E-learning and leadership

Student thesis: Master programme thesis

  • Henrik Wisbech
4. term, Master of ICT and Learning (MIL) (Continuing education) (Continuing Education Programme (Master))
The main issue of this thesis is if and how e-learning can be used as an integrated part of leadership (or management) education. The case study is a part-time leadership education for managers in Danish local authorities (abbreviated DKL) consisting of three modules, where focus is on the first module, The Personal Leadership. The students are all managers or su-pervisors with a professional background as for instance engineers, teachers, social workers or office workers. I define e-learning as a learning environment, where ICT and face-to-face elements are de-signed as a coherent unity. This opposed to distance education, where the face-to-face ele-ments are negligible, and to ICT-supported education, where there is no didactical integration of the two parts. My theoretical foundation – as well as the theories behind DKL - can be termed (social-)constructionism. I view meaning as an entity constructed and negotiated in social systems with the means of communication. Meaning can be regarded as a common interpretation within the particular social system of the state of the world, and has reduction of complexity as the central issue. With reference to Lars Qvortrup’s works I view knowledge, learning, and leadership as shar-ing common ground, and with a Luhmannian concept of systems and communication I have established a starting point for a concept of genuine collaborative learning within a Danish tradition of project pedagogy and communities of practice, both with respect to learning (DKL), and leadership (the managers actual working community). My empirical basis is the first three classes of DKL-students (approximately 30), who started in February 2004. I have had access to their use of a particular Virtual Learning Environment (VLE) called DKL-Groupcare, all students have been called for to answer a questionnaire (an appeal roughly two thirds accepted), and I have made two group interviews: One with five students and one with the three teachers. Based on the above-mentioned theoretical and empirical foundation I conclude that e-learning can improve leadership education and indeed education, where relational compe-tences are being focused upon. If this conclusion shall prove valid however, a number of im-portant issues must be taken into consideration: ¨ The ICT-part of the learning environment must be technically stable, simple and ad-justable to individual needs. ¨ There must be a high degree of trust between students (and teacher) if written com-munication about what is often regarded as personal issues shall be possible. ¨ A common language to express reflections must be developed, and the ICT-part must facilitate a multi-faceted communicative spectrum. ¨ Teachers and students alike must be trained in the possibilities and potentials of asyncronous and syncronuos communication via the Internet. This training must be consistent with the general pedagogical thinking. ¨ The didactic design of the learning environment in general, and the ICT-part in par-ticular, must reflect the background and qualifications of the specific group of stu-dents. ¨ The pedagogical and didactical approach to the face-to-face and ICT-parts of the learning environment must be coherent. My aim have not been to design a VLE for DKL according to the conlusions above, but I do highlight a few possible developments: ¨ A flexible interface being able to reflect the most important issues for the individual student at the actual learning stage. ¨ Incorporation of RSS-feed technology to ensure that all students are aware of news from the learning environment. ¨ Integration of graphical elements in asyncronous and synchronous communication. These elements shall not be developed as a means of eliminating the difference between face-to-face and ICT parts of the learning environment. That is neither a feasible nor desirable ambition. On the contrary is it extremely important to realize, that this difference is exactly what makes the qualitative improvement in learning – and ultimately leadership – possible. It is, so to speak, the difference, that makes the difference.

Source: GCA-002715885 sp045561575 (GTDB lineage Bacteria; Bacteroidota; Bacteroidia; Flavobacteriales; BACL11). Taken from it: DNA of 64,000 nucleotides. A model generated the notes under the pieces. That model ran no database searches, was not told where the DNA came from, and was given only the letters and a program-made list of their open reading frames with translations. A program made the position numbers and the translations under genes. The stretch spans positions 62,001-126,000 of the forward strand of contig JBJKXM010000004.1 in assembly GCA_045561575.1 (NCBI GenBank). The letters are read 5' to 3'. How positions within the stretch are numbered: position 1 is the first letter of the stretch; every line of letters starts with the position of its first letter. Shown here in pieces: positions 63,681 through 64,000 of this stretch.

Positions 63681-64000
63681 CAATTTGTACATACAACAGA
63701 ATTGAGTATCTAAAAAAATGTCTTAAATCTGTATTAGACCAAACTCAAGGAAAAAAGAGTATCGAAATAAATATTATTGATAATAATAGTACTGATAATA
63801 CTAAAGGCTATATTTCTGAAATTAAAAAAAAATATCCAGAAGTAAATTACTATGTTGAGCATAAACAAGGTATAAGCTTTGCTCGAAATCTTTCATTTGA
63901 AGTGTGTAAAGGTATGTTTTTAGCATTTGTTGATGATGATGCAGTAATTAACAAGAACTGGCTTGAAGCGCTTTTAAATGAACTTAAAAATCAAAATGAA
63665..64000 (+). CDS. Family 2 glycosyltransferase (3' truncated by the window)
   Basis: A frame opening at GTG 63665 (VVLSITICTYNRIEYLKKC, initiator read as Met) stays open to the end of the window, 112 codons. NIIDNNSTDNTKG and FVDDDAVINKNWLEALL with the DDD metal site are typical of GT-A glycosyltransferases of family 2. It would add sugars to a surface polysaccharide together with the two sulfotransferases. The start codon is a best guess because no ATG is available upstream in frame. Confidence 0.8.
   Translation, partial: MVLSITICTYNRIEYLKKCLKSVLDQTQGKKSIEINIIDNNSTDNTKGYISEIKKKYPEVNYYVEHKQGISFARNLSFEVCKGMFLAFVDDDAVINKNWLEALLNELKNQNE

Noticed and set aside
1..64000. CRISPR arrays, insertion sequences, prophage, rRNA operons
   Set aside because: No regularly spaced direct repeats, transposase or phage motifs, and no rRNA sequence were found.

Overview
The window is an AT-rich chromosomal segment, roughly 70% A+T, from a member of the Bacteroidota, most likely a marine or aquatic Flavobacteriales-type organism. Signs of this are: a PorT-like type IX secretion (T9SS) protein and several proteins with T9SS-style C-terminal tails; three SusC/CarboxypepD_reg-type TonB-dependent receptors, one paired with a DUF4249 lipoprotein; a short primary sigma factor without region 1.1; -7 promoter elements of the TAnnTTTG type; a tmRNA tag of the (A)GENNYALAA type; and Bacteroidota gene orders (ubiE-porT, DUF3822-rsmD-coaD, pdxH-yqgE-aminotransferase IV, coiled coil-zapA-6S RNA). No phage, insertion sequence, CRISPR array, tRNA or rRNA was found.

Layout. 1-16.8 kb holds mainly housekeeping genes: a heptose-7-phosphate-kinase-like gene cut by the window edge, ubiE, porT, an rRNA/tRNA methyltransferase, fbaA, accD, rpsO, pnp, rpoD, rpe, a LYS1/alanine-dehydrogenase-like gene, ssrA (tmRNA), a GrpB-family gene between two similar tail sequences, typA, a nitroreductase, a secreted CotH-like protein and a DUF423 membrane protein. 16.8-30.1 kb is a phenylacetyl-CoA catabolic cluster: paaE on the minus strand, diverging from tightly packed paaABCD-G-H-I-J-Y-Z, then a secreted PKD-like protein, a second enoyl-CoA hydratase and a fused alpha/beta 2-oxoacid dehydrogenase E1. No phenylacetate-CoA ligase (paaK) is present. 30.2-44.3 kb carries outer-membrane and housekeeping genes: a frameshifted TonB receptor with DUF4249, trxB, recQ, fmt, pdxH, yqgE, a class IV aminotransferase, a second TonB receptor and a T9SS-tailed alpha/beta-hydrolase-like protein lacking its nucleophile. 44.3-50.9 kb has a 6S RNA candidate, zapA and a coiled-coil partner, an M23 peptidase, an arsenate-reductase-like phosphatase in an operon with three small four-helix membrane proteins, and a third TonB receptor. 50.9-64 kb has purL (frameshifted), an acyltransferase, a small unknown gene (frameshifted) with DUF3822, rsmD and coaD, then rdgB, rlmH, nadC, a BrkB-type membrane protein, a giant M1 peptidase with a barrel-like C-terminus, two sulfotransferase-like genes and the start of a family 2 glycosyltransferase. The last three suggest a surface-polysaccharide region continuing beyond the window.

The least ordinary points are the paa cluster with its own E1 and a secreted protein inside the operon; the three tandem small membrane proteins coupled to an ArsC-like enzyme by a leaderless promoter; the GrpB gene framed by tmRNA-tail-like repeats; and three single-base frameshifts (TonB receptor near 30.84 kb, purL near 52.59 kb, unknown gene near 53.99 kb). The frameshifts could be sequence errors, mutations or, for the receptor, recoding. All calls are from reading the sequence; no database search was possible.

Publication date2005
Number of pages90
Publishing institutionAalborg Universitet
ID: 6141131